This year's conference, instead of being held in Knoxville, Tenn., as originally planned, turned into an online event like so many other business gatherings this year.
There once was a time when a supply-and-demand cycle in the trucking business took place over a matter of several years as transportation firms expanded to meet growing needs and then contracted when oversupply resulted. That cycle accelerated over time and this year came at breakneck speed, Angell said during Oct. 19 speech..
This impacts all goods being shipped around the country.
"Whether you are shipping peanut butter or carbon black, we are all fighting for that same capacity," Angell said.
Historically, as transportation capacity tightens in a growing economy, trucking firms raise their prices. This increased profit allows them to invest and expand to restore an equilibrium to the market. But once that capacity supersedes demand, prices fall and contraction occurs, he explained. That's just how the market works.
When Angell joined the business in the late 1990s, this cycle took about seven to eight years to complete. As time went on, the cycle shorted to about three to four years around 2010. And now, thanks to market forces created by COVID-19, it's happening lightning quick.
"We've seen the full cycle take place in less than a year's time—a truly remarkable set of circumstances," he said.
When COVID-19 essentially shut down large portions of the economy early this year, transportation firms quickly acted, laying off workers, selling off vehicles and closing terminals to survive.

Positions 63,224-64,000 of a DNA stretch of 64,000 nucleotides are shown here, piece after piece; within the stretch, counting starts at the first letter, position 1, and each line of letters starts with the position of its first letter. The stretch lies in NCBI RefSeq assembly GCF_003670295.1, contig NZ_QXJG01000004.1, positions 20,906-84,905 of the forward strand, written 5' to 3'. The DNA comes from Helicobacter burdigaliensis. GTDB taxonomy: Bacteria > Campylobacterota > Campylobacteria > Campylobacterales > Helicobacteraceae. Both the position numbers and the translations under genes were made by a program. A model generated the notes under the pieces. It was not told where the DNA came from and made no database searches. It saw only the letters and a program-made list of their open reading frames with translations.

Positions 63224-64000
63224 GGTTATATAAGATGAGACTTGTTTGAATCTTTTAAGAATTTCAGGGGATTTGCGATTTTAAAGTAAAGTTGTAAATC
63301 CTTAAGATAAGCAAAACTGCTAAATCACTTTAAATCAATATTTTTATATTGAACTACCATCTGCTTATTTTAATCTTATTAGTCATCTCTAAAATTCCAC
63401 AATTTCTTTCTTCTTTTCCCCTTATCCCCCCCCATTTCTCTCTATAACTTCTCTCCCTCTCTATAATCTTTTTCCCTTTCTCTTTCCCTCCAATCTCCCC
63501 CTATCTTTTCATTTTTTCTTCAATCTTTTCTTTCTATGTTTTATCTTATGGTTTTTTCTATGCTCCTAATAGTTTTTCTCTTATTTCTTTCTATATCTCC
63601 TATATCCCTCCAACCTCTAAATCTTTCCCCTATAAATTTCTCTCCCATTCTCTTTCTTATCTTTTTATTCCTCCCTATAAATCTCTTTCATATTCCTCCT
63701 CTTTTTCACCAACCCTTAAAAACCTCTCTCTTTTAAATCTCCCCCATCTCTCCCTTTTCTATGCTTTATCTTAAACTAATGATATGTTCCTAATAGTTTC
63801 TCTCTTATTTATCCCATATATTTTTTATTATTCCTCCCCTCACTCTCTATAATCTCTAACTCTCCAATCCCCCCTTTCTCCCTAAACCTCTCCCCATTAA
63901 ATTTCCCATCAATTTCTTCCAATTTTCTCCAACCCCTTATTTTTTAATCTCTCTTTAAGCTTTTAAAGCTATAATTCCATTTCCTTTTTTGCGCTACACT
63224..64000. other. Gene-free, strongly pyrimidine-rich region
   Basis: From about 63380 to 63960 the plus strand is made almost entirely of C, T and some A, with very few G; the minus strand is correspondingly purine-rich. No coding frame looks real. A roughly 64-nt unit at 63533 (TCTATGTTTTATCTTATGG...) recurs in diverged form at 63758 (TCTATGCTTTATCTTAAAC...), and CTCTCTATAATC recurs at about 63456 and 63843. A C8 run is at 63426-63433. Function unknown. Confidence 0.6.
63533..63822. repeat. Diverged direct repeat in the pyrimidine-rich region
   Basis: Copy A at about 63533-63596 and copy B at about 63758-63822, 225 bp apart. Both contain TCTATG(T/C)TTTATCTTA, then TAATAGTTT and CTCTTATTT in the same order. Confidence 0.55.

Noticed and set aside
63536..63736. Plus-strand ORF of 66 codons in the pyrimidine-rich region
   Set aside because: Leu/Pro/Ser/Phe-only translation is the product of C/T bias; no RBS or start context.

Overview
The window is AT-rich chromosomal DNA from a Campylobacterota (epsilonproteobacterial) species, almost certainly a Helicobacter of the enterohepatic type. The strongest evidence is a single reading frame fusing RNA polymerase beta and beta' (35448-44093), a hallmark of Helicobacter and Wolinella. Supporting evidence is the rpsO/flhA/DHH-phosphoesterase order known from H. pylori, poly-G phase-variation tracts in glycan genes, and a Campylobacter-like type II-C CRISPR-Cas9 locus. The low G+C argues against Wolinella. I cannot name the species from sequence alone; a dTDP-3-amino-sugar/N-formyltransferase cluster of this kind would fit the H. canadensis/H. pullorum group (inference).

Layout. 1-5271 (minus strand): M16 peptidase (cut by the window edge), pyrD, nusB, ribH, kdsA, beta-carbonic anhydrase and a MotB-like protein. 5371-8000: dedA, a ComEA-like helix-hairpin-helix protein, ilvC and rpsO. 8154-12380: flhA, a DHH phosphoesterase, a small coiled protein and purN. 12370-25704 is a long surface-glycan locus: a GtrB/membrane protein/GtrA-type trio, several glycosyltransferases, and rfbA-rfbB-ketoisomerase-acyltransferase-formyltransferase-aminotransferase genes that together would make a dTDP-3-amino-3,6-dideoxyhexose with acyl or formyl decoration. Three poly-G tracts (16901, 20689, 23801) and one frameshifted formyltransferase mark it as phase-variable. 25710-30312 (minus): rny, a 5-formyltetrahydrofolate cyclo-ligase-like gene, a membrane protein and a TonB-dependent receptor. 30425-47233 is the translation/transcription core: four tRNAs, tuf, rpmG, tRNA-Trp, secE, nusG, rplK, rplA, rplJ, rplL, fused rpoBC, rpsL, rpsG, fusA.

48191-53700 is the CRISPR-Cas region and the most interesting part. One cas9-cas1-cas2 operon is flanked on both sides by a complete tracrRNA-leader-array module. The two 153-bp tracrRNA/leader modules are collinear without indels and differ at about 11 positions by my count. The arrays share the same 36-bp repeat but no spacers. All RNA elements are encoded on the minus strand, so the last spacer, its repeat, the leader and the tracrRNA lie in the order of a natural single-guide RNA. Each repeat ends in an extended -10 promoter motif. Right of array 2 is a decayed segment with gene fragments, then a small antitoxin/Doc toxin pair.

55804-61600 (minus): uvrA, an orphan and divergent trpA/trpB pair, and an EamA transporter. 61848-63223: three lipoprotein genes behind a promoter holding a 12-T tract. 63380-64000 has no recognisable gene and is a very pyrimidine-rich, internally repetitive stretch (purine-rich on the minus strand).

When the economy rebounded over the summer, those same companies found themselves being challenged to meet the transportation needs of their customers. In a simple case of supply-and-demand, freight prices jumped dramatically.
"You can see that rates are higher now than they have been previously in the last four years," Angell said. "Rates are at record levels today."
Trucking companies, who were quick to furlough workers as the pandemic hit, are finding it difficult to attract the drivers they now need. Some furloughed workers have seen the advantage of staying off work with this year's enhanced unemployment benefits.
Transportation demands driven by the explosion of electronic commerce also are pushing some over-the-road drivers to local parcel delivery. Those are jobs that allows them to be at home every night instead of making long journeys, Angell said.
Those in the rubber supply chain, however, do have solutions to overcoming challenges.
"No 1," he said, "is strategic partnerships. ... Develop strategic partnerships if you haven't already. Leverage them if they are already in place. Engage with a supply chain management partner if you don't know how to do it or don't have the time to do it. These relationships will be a significant competitive advantage to you and your organization," Angell said.
If supply chains have an arch enemy, it would be bad communication, he said.
"This applies both inside your organization and outside of it. Many of you are working in organizations where you are wearing more hats today than you were at this time last year and it makes it more and more difficult to communicate. But it makes it more and more important that you do," he said.
"Talk to your transportation partners, let them know how your supply chain has changed. Let them know if your lead times, your purchasing strategy and/or your supply base has changed. Reset your mutual expectations with each other given the current market conditions. Meet with them regularly," Angell said.
Having a proactive approach also is a must in these rapidly changing times, he said.
"Stay engaged and be flexible. Our work environment will continue to change rapidly. The transportation industry will as well. Be ready to pivot," he said. "These are challenging times. They require challenging solutions."